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Bailey, Borwein, Mattingly, and Wightwick to receive 2017 AMS Conant Prize

American Mathematical Society

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IMAGE: David Bailey (top left), Jonathan Borwein (top right), Andrew Mattingly (bottom left), and Glenn Wightwick (bottom right) are the winners of the 2017 AMS Conant Prize. view more

Credit: Top left: Bailey, Lawrence Berkeley National Lab; top right: Borwein, Australian Academy of Science; bottom left: Mattingly, CJ Butler, IBM Research-Australia; and lower right: Wightwick, Joanne Saad.

David Bailey, Jonathan Borwein, Andrew Mattingly, and Glenn Wightwick will receive the 2017 AMS Levi L. Conant Prize. The four co-authors are honored for their article "The Computation of Previously Inaccessible Digits of Π2 and Catalan's Constant," Notices of the AMS, August 2013.

"This fascinating article will delight any mathematician who has ever been intrigued by the mysteries of the digits of Π," the prize citation says.

The number Π, known to the ancients, is familiar from many contexts, including its role in the formulas for the circumference and area of a circle. Catalan's constant, named after the mathematician Eugène Charles Catalan (1814-1894), is of a more recent vintage. This mysterious number crops up in various problems in mathematics, but it is not known whether it is transcendental, as is Π---or even whether it is irrational.

The article opens with a historical journey, from Archimedes to the computer age, with many interesting anecdotes along the way. It then goes on to discuss the remarkable "BBP" formula, discovered by Bailey together with Peter Borwein and Simon Plouffe. The formula allows one to calculate binary or hexadecimal digits of Π beginning with the nth digit without first calculating any of the preceding n - 1 digits. The article leads readers through not only an elementary proof of the BBP formula but also the unconventional search that originally led to this formula as well as similar formulas for Catalan's constant and Π2.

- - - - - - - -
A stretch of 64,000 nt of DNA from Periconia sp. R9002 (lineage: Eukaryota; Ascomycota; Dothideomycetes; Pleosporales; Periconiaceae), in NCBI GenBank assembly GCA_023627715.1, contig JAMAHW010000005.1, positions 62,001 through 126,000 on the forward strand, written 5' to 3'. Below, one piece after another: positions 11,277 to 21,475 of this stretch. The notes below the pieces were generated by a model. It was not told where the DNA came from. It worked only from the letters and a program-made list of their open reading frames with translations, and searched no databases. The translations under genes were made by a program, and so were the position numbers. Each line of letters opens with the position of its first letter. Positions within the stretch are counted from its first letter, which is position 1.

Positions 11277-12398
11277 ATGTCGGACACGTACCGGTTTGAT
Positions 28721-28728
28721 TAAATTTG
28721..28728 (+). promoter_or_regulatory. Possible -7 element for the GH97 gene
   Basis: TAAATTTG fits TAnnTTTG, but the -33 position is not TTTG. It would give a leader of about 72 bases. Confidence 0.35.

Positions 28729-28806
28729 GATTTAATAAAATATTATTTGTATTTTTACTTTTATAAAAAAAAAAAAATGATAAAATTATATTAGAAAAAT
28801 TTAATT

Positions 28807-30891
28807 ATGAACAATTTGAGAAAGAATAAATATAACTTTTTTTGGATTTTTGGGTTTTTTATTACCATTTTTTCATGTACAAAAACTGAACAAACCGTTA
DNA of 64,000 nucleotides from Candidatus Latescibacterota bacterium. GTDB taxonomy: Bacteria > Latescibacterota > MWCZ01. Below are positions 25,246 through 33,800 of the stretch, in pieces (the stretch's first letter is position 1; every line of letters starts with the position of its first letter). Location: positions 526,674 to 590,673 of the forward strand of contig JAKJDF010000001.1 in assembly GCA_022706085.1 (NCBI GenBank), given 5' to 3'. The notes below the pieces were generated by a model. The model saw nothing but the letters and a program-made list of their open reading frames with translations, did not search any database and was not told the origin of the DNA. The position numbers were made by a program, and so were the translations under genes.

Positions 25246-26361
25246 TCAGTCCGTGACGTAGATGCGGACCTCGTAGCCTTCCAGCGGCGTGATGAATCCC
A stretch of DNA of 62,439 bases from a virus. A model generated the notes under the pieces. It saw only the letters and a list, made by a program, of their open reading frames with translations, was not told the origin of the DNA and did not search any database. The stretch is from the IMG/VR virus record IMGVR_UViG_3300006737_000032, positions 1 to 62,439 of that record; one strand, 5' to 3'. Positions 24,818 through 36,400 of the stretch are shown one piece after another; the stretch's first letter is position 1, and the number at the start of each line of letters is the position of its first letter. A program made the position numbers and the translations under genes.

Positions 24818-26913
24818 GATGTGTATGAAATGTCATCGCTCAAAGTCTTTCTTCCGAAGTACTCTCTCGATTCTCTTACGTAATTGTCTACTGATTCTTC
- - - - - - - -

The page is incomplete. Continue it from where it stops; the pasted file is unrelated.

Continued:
The article also provides intriguing insights into the age-old question of whether the digits of Π are truly randomly distributed.

Certainly the task of computing digits of Π has a practical side: running paired computations of Π provides a strenuous integrity test of computer hardware and software. But, as this outstanding article makes clear, it is the fundamental properties and deep mystery of Π that have made it so powerfully fascinating for so long.

David H. Bailey is a retired senior scientist at the Lawrence Berkeley National Laboratory, and a research associate at the University of California, Davis. Andrew Mattingly is senior information technology architect at IBM Australia. Glenn Wightwick is deputy vice-chancellor and vice-president (Research) at the University of Technology Sydney.

The prize will be awarded posthumously to Jonathan Borwein, who died in August 2016, before learning that he and his co-authors would receive the prize. Borwein was professor of mathematics at the Centre for Computer Assisted Research Mathematics and its Applications at the University of Newcastle. "Borwein's creative work and beautiful expositions will be sorely missed," the prize citation says.

Presented annually, the AMS Conant Prize recognizes the best expository paper published in either the Notices of the AMS or the Bulletin of the AMS in the preceding five years. The prize will be awarded Thursday, January 5, 2017, at the Joint Mathematics Meetings in Atlanta.

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Find out more about AMS prizes and awards at http://www.ams.org/profession/prizes-awards/prizes.

Founded in 1888 to further mathematical research and scholarship, today the American Mathematical Society fulfills its mission through programs and services that promote mathematical research and its uses, strengthen mathematical education, and foster awareness and appreciation of mathematics and its connections to other disciplines and to everyday life.

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